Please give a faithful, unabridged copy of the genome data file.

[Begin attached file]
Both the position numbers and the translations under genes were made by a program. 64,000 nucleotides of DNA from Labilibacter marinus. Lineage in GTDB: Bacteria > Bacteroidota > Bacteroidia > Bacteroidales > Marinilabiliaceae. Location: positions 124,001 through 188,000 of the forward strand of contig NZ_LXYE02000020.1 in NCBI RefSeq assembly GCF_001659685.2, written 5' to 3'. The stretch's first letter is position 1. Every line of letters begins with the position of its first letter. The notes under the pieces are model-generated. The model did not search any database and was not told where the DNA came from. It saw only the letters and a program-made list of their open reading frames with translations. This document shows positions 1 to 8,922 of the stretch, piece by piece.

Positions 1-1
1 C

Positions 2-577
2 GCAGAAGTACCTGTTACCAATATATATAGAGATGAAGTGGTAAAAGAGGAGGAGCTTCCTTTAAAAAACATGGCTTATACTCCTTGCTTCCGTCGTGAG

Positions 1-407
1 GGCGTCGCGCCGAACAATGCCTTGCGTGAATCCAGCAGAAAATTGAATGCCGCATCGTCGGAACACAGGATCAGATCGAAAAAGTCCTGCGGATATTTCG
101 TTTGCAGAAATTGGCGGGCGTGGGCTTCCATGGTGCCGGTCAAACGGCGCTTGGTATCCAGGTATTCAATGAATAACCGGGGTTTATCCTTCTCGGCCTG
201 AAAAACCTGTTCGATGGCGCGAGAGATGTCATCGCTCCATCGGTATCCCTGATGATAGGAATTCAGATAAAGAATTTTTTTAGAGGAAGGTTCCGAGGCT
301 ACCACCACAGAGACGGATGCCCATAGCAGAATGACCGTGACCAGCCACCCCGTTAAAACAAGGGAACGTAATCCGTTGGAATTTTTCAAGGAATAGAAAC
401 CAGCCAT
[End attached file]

Both the position numbers and the translations under genes were made by a program. 64,000 nucleotides of DNA from Labilibacter marinus. Lineage in GTDB: Bacteria > Bacteroidota > Bacteroidia > Bacteroidales > Marinilabiliaceae. Location: positions 124,001 through 188,000 of the forward strand of contig NZ_LXYE02000020.1 in NCBI RefSeq assembly GCF_001659685.2, written 5' to 3'. The stretch's first letter is position 1. Every line of letters begins with the position of its first letter. The notes under the pieces are model-generated. The model did not search any database and was not told where the DNA came from. It saw only the letters and a program-made list of their open reading frames with translations. This document shows positions 1 to 8,922 of the stretch, piece by piece.

Positions 1-1
1 C

Positions 2-577
2 GCAGAAGTACCTGTTACCAATATATATAGAGATGAAGTGGTAAAAGAGGAGGAGCTTCCTTTAAAAAACATGGCTTATACTCCTTGCTTCCGTCGTGAG

Positions 1-407
1 GGCGTCGCGCCGAACAATGCCTTGCGTGAATCCAGCAGAAAATTGAATGCCGCATCGTCGGAACACAGGATCAGATCGAAAAAGTCCTGCGGATATTTCG
101 TTTGCAGAAATTGGCGGGCGTGGGCTTCCATGGTGCCGGTCAAACGGCGCTTGGTATCCAGGTATTCAATGAATAACCGGGGTTTATCCTTCTCGGCCTG
201 AAAAACCTGTTCGATGGCGCGAGAGATGTCATCGCTCCATCGGTATCCCTGATGATAGGAATTCAGATAAAGAATTTTTTTAGAGGAAGGTTCCGAGGCT
301 ACCACCACAGAGACGGATGCCCATAGCAGAATGACCGTGACCAGCCACCCCGTTAAAACAAGGGAACGTAATCCGTTGGAATTTTTCAAGGAATAGAAAC
401 CAGCCAT